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The effect of single and repeated tDCS sessions on motor symptoms in Parkinson’s disease: a systematic review

G. Orrù, M. Baroni, V. Cesari, C. Conversano, P. K. Hitchcott, A. Gemignani


Objectives: to update understanding of the effectiveness of transcranial direct current stimulation (tDCS) on motor dysfunction in Parkinson’s disease, since the last review was published in 2016.
Methods: in order to identify suitable publications for inclusion, an online search of the Pubmed, Scopus and Cochrane databases was carried out. Searches of relevant full-text articles were performed through specific keywords. The final database check was performed in July 2019. Papers were restricted to studies investigating motor rehabilitative effects of tDCS in adult patients with Parkinson’s disease. Studies involving either single or repeated tDCS sessions with a sham or controlled trial type design (which incorporated outcomes on motor performance measures) were considered. As studies varied widely in terms of methodology, a qualitative analysis of the selected studies was performed using the Newcastle-Ottawa Quality Assessment Scale or the Delphi list (depending on the study design).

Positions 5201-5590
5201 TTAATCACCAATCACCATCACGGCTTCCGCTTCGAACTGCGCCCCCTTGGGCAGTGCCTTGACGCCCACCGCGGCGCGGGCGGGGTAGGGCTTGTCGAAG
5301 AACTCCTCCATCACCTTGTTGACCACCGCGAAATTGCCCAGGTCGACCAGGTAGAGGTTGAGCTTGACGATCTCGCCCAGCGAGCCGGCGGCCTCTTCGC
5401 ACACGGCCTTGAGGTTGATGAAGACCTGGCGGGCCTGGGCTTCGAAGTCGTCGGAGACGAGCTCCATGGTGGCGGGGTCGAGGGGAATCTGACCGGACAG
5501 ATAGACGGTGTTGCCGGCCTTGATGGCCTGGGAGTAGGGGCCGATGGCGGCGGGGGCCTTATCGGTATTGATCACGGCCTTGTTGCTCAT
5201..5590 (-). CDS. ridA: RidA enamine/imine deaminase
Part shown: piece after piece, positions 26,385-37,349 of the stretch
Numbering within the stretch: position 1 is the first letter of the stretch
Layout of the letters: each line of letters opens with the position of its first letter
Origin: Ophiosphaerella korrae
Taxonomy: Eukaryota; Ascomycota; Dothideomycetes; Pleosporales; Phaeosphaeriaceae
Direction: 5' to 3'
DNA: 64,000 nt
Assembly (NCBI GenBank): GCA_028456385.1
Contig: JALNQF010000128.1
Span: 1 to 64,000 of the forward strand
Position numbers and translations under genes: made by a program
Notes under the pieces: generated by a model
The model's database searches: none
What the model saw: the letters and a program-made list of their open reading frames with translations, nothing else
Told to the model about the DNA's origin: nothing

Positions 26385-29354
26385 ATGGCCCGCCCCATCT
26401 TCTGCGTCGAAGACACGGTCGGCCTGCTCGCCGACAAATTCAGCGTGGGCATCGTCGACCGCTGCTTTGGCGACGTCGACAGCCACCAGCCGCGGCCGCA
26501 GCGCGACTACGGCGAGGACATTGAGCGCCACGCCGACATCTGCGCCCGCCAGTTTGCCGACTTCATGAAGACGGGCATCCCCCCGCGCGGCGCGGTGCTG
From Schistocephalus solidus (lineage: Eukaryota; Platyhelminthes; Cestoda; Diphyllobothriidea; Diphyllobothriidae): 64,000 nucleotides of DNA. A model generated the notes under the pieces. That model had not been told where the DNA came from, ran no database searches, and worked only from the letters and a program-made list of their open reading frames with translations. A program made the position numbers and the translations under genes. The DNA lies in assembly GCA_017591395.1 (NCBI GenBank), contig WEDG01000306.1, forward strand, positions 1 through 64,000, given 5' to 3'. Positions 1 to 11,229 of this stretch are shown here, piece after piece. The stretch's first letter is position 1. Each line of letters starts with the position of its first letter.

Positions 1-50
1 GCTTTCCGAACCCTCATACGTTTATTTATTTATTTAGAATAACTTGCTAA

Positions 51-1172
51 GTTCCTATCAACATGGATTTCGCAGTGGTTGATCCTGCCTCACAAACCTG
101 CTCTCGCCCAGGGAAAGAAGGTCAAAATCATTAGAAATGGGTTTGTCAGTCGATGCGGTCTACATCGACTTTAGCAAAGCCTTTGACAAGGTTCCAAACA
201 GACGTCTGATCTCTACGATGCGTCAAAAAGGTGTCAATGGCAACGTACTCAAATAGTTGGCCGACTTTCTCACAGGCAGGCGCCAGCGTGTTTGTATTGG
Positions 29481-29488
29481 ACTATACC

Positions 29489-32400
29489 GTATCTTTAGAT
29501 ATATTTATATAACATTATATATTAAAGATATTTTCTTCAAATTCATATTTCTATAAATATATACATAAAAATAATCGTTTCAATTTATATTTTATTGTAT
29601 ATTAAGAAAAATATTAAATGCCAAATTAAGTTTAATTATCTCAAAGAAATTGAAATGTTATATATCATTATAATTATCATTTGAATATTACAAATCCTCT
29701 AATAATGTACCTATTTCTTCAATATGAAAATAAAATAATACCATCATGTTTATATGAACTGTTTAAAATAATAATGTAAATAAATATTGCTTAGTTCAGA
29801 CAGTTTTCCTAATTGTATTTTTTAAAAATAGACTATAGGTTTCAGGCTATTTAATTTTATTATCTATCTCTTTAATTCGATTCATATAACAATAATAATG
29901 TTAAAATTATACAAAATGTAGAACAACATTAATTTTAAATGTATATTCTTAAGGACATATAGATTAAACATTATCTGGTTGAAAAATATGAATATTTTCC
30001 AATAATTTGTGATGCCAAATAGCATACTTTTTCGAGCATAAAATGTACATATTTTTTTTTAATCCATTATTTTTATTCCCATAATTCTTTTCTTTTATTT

Results: twenty-nine studies were retained in this systematic review. Of the studies included, fifteen involved single tDCS session (patients = 256) and fourteen involved repeated tDCS sessions (patients = 294). Eight investigations of single tDCS and ten investigations of repeated tDCS demonstrated significant results. Studies involving multi- target stimulation demonstrated significant improvements on mobility (p=0.006), balance (by 50.9%), gait velocity (by 29%), fall reduction (p<0.05) compared to mono-target stimulations.
Conclusions: despite increasing evidence that tDCS may improve motor symptoms, the results showed that fully optimized tDCS protocols are not yet established.


Motor symptoms, Non-invasive brain stimulation, Parkinson’s disease, Transcranial Direct Current stimulation

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